Victoria has now returned to school to finish working on her nutrition degree.  We are sad to see her leaving Never Ending Food, but wish her all the best in the future integrating her new Permaculture knowledge and skills into the field of nutrition!

Podcast on the Role of Meat in a Sustainable Food System

Stacia Nordin, co-founder of Never Ending Food, recently participated in a podcast presented by Voices, part of an online toolkit aimed at supporting sustainability in nutrition.  Voices is supported by the International Confederation of Dietetic Associations (ICDA), and this series of podcasts shares stories of the nutrition and dietetic practitioners from around the world who are working to deepen connections between people and food systems and educate tomorrow’s dietitians for the realities they will face.

In this episode on the role of meat in sustainable food systems,  two dietitians share their knowledge and experiences from the country where they currently live and work.  The first is Sonja Schonberg, who has a Masters in Food, Nutrition and Health and currently is a teacher and researcher at Bern University in Switzerland.  The second is Stacia Nordin, a Registered Dietitian who lives and works in Malawi and shares about her family’s Permaculture Home, Never Ending Food.
Stacia’s segment starts at minute 19:00; to listen to the podcast, click on the link here.

The Amazing Area 25 Health Center!

An incredible Permaculture treasure is hidden away in the heart of Area 25 in Lilongwe.  This Health Center is a result of the combined efforts of the Baylor College of Medicine (Texas Children’s Hospital), and Malawi’s Ministry of Health.  Certified Permaculture Designer, Afshan Omar, has put several years of hard work into creating an oasis of nutrition, resilience, and sustainability.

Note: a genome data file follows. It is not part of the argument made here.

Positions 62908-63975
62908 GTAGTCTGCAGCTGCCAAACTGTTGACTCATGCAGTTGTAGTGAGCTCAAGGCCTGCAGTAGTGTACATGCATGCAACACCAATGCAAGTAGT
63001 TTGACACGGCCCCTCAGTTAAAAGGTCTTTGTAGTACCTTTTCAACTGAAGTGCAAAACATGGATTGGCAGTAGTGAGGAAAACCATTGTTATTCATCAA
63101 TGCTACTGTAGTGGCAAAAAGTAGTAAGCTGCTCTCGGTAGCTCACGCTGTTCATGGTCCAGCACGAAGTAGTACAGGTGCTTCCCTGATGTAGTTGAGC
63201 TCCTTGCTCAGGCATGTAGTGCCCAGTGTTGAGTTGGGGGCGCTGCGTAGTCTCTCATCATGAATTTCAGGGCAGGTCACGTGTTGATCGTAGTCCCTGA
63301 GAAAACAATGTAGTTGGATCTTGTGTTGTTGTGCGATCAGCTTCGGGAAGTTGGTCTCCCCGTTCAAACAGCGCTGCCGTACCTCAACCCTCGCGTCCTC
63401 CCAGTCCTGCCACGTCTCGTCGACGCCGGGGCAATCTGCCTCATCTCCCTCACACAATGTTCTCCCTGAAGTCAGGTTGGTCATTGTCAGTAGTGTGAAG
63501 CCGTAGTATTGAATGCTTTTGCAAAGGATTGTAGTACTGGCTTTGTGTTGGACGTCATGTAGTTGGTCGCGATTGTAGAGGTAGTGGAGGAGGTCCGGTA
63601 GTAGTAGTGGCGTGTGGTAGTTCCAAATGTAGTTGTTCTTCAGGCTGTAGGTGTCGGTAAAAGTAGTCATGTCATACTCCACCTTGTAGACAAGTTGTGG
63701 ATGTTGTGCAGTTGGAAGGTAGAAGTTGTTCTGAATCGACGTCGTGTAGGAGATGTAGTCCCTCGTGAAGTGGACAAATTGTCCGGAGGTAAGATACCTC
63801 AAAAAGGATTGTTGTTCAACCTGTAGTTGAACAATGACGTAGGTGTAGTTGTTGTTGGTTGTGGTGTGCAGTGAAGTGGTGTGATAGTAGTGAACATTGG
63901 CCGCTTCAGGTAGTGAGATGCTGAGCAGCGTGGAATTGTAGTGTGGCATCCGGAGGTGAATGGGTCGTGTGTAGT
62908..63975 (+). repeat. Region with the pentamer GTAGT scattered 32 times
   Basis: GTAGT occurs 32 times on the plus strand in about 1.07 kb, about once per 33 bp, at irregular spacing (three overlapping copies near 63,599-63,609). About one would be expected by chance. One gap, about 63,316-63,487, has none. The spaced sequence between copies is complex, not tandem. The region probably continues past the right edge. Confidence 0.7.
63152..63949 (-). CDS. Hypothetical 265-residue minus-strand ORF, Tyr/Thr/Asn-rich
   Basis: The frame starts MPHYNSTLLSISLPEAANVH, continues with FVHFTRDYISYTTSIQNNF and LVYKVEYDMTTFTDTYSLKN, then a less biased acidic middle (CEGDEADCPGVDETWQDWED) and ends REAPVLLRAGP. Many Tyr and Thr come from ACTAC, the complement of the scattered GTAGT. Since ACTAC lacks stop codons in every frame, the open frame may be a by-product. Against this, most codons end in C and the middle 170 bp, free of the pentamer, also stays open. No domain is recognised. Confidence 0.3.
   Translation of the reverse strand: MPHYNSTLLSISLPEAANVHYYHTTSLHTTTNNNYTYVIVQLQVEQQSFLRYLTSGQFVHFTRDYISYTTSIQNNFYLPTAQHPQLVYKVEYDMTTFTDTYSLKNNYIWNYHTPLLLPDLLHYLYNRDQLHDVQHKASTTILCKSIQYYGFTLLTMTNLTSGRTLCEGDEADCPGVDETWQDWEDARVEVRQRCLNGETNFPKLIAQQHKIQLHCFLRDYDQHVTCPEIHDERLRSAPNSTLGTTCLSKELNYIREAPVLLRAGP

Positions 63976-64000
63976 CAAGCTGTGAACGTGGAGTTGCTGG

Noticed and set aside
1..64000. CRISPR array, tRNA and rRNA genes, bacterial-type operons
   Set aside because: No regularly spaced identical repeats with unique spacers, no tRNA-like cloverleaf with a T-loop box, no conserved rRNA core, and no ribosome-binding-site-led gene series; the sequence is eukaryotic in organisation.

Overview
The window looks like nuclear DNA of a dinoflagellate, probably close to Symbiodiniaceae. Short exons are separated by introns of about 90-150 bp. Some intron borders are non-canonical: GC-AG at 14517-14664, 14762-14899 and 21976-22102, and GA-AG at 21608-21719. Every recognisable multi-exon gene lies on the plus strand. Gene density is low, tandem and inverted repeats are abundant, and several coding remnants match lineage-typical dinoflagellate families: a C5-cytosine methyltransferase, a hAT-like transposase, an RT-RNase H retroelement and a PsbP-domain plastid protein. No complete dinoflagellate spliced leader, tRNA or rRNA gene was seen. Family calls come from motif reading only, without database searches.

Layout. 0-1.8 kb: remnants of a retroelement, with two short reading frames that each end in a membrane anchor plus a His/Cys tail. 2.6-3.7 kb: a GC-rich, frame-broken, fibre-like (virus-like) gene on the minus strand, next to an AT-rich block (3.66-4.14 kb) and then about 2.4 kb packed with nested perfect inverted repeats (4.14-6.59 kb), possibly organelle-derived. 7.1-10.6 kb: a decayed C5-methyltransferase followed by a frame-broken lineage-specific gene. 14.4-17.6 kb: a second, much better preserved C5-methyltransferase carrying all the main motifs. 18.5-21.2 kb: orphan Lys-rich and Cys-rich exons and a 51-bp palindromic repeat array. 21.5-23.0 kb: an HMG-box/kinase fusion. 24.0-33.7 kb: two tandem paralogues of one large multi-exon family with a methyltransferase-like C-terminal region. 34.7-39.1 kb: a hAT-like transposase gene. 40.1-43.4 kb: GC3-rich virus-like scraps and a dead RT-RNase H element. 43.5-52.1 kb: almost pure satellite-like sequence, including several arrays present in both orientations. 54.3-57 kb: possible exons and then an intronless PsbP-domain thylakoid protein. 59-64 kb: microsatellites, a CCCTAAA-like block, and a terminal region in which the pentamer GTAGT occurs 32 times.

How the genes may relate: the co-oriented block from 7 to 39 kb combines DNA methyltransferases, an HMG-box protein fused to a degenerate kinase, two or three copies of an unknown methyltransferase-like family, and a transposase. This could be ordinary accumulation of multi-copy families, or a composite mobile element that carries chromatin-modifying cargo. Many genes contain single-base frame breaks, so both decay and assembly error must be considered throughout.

The plot is about 5 hectares in size and being used to demonstrate the links between human and environmental health.  They have also developed a community center within the healthcare facility where community members can learn about Permaculture techniques such as good soil and water management practices, intercropping in guilds, using zones, and learning about the roles of different components of healthy ecosystems.

Borrowing a description from the Baylor website:  “Adjacent to our maternity waiting home is a diverse and vibrant garden which provides healthy fruits and vegetables on a daily basis to the women staying here.  Access to nutritious and dependable food is especially important for expectant mothers to ensure successful deliveries and proper infant development. Typical foods the women receive include eggs from our chickens, a healthy bunch of green leafy vegetables, tomatoes, and a selection from the most recent harvest which may include beans, maize, sweet potatoes, carrots, onions, and whatever fruit is in season.  From these foods, the women receive key nutrients such as Folic Acid, Vitamin A, Vitamin K, Vitamin B12, Iron, and protein.”

The health center has also done a great job of integrating container gardens, tree nurseries, animals, and fuel-efficient cooking areas:

The whole place is living proof that solutions exist!  With a bit of forward thinking and minimal input, Malawi could easily be solving many of its health, environmental, and nutritional problems.  This would go a long way towards helping reduce the pressure which is currently placed upon health centers and medicinal supplies throughout the country.  Keep up the fantastic work Area 25!